Feminists are getting their panties in a twist because women's sports garner more attention by costuming beautiful athletes in sexy garb.  The problem, as it turns out, is that most of the fans are men. 

Consider the wildly popular Lingerie Football League (LFL).  Attendance is up, and the league is expanding, despite uproar from women's groups who claim that it's sexist.  It probably is, but who cares?  Men are the contented "victims," delighted to splash the cash as the ladies laugh all the way to the bank.

Feminist writer Courtney Martin denounced the LFL as an example of "[o]bjectification at its most pernicious."  So what?  We're talking about sexy football, not salary equity or workplace discrimination.  Most sports fans are men who don't mind forking over some hard-earned currency even if it encourages these scantily clad gridiron beauties to exploit our visceral pleasures.

Curiously, there was a revealing (pardon the pun) lack of feminist discord when LFL players recently donned their bras, panties, and garters to protest on behalf of animal rights, even on the chilly, rain-soaked streets of Seattle.  I guess that's because it was orchestrated outside the objective of enticing a bunch of lustful men.

Reflexively condemning as sexist those who cheer feminine aesthetics in sport undermines the splendor of modern feminism.

For sure, sexism deserves our utter contempt, but some of the charges of sexism in sports are tantamount to waving an imaginary penalty flag.  Perhaps they're an attempt to dovetail equality of opportunity into equality of outcomes -- the former may be requisite, but the later undermines competition and deserves its place on the trash heap of history.

Athletic opportunities have burgeoned for women, thanks greatly to passage of Title IX in 1972.  Nevertheless, the disparity in outcomes (i.e., attendance, sponsorships) is proportionately greater than the disparity in opportunity.  This is not subjective.  Consider these average attendance figures from my favorite sport, soccer:

Last men's World Cup:  about 49,000 (for 64 games)

Last women's World Cup:  about 26,000 (only 26 games)

Major League Soccer, 2011:  17,872

Women's Professional Soccer (WPS), 2011:  3,518

Similar disparities prevail in other sports, like basketball.  Average attendance during the 2010-2011 season in the WNBA was around 7,800; NBA games brought in an average of 17,300 spectators.

Sexier women's soccer kits will reduce these disparities, but woe betide anyone who suggests such.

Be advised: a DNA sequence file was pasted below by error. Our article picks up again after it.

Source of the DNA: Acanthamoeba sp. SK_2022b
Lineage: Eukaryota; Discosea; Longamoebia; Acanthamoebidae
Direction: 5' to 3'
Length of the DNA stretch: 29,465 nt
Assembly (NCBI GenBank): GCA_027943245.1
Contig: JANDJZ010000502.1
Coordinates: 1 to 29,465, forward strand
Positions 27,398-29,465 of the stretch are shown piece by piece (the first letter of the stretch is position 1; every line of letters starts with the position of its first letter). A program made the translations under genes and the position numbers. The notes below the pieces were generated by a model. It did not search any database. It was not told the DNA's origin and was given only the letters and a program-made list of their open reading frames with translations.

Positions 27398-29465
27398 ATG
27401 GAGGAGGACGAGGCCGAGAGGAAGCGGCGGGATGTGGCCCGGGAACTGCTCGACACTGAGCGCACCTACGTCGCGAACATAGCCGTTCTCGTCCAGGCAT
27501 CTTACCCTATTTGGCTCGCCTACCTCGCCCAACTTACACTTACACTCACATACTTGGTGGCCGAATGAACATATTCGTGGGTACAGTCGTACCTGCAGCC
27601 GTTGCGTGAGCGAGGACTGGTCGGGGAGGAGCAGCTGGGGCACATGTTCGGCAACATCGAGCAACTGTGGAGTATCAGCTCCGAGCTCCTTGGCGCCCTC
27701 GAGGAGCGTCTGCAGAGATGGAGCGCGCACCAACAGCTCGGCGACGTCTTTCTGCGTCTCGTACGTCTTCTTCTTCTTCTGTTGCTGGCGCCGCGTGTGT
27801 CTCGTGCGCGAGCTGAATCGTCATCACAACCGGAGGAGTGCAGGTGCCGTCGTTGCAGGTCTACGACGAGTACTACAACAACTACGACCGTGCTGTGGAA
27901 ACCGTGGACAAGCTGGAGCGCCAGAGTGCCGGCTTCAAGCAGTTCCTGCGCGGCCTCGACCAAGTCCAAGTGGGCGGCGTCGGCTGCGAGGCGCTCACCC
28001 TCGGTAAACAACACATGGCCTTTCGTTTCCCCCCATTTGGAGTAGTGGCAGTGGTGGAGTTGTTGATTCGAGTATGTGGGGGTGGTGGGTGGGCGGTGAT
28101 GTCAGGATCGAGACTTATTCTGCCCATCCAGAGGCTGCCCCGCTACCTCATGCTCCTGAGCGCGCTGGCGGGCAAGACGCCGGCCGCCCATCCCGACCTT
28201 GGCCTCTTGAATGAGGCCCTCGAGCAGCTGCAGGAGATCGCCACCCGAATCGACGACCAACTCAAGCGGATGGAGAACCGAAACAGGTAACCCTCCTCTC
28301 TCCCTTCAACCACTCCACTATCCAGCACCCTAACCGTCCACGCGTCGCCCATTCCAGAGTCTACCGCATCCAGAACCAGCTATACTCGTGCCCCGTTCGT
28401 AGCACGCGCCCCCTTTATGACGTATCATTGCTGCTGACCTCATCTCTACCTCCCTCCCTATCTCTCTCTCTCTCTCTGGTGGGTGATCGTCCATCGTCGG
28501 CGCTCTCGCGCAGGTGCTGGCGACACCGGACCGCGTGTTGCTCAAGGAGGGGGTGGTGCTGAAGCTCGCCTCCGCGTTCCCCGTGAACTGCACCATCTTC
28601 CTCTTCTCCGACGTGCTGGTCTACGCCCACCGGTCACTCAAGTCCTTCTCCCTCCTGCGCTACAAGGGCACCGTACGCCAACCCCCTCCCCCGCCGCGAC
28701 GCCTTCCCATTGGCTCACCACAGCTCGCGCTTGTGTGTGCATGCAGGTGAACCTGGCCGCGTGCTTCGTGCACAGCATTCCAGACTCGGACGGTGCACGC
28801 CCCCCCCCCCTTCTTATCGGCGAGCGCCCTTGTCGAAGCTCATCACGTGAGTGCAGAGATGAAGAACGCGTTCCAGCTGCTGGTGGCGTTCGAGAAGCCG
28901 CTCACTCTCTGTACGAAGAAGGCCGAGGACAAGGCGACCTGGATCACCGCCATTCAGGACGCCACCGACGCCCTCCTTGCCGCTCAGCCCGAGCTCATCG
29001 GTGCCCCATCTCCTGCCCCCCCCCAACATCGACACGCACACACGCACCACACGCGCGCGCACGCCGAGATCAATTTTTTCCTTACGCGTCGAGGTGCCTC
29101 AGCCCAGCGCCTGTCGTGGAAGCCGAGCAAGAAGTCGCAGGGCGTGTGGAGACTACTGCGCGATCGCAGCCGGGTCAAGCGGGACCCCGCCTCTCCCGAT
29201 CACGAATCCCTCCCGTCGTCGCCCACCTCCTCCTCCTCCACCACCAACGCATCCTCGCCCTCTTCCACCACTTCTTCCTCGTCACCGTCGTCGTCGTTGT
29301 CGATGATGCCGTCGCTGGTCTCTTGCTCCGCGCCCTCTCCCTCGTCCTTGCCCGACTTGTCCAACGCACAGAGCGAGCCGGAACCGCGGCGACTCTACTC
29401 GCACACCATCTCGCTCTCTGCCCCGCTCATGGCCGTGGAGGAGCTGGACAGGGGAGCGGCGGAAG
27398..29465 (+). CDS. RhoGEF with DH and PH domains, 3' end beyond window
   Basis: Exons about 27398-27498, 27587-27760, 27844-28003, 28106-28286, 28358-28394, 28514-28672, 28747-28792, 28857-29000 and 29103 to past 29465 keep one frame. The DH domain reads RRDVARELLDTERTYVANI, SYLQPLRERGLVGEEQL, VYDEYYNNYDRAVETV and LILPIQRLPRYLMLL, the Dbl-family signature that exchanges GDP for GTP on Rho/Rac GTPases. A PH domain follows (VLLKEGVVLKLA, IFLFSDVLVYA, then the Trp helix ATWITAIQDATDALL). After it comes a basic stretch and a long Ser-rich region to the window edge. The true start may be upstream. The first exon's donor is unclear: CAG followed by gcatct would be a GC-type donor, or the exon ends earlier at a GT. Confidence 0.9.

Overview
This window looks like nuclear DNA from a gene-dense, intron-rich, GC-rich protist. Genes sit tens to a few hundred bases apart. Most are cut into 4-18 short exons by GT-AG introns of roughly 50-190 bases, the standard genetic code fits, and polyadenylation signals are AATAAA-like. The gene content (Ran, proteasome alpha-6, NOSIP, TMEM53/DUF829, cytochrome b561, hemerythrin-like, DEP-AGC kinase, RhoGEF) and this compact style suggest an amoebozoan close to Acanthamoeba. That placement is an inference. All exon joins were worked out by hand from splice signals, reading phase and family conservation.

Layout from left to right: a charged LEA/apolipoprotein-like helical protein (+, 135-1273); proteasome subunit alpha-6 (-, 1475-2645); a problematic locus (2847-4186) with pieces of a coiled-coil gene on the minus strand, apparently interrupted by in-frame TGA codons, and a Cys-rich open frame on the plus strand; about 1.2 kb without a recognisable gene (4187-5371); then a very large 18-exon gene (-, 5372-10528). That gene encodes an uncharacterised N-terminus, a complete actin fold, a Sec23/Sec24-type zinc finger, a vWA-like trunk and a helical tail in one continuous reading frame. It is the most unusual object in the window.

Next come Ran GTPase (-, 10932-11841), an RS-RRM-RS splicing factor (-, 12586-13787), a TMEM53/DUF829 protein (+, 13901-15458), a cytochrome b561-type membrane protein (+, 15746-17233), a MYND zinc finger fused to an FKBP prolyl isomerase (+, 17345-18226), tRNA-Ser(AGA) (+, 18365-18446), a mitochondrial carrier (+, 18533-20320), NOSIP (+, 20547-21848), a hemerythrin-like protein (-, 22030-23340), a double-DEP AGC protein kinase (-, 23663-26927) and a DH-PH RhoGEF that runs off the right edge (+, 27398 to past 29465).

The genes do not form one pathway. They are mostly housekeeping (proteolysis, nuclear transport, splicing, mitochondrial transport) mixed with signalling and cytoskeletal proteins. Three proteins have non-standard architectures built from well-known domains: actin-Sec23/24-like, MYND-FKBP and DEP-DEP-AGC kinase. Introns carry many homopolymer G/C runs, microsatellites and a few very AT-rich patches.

Make no mistake: where sexism is proven, the penalty should be harsh.  But as Sepp Blatter, the president of the International Federation of Football Associations (FIFA), can testify, charges of sexism can be fraught with emotional baggage.  They sometimes provoke such moral indignation that it becomes impossible to distinguish between sexism and "sexyism."

Blatter endured much wrath from the purveyors of sports egalitarianism when he promoted "sexyism" in women's soccer to increase its popularity -- a reasonable consideration given the established disparity in outcomes.  He said, "Let the women play in more feminine clothes like they do in volleyball.  They could, for example, have tighter shorts."  He was then utterly excoriated for uttering what could reasonably be perceived as a compliment: "Female players are pretty, if you excuse me for saying so..."

Blatter is an old fuddy-duddy, for sure, and a bit out of touch in his FIFA ivory tower.  But sexist?  There doesn't seem to be a pattern of behavior.  I bet that not even Gloria Allred could nail him.  In fact, his big mistake was voicing what many female professional athletes already concede: sexy, athletic bodies attract viewers and sponsorships.  That's why most female tennis players, for example, wear short skirts.

Actually, Blatter was somewhat pragmatic.  Not only is the spandex worn by female volleyball players enticing, but many players testify to its practicality:  comfort, mobility and flexibility.

He was also conservative; after all, to truly increase the popularity of women's soccer, he could have called for a Soccer Lingerie League.

Indeed, many female athletes are proud of their appearance.  And why not?  They worked hard to attain peak physical shape, and unlike modern feminists in all their splendor, they are not inhibited by feminist orthodoxy.

Sexism is intolerable.  But we shouldn't automatically succumb to the Gloria Steinem generation of feminists to define the parameters; modern feminists are capable of flaunting it and commanding our respect and admiration.  Image-conscious schoolgirls, of course, must wear appropriate athletic kits, but common sense suggests that the grownups can distinguish between dastardly sexism and its more genial counterpart, "sexyism."

Frankly, most sports fans are men.  And most would agree with Blatter's observation that "[f]emale players are pretty."  If it helps promote women's soccer, as it does other women's sports like tennis, what's wrong with the new generation of feminist athletes showing off their assets?  At least allow flexibility within the rules by empowering each team to decide upon its own style of kit.

Ah, feminism...that's one "ism" we can tolerate in sports, especially if it encourages women to be all they can be; especially if it gives women more choices; especially if it celebrates their athleticism and beauty; especially if it promotes "sexyism."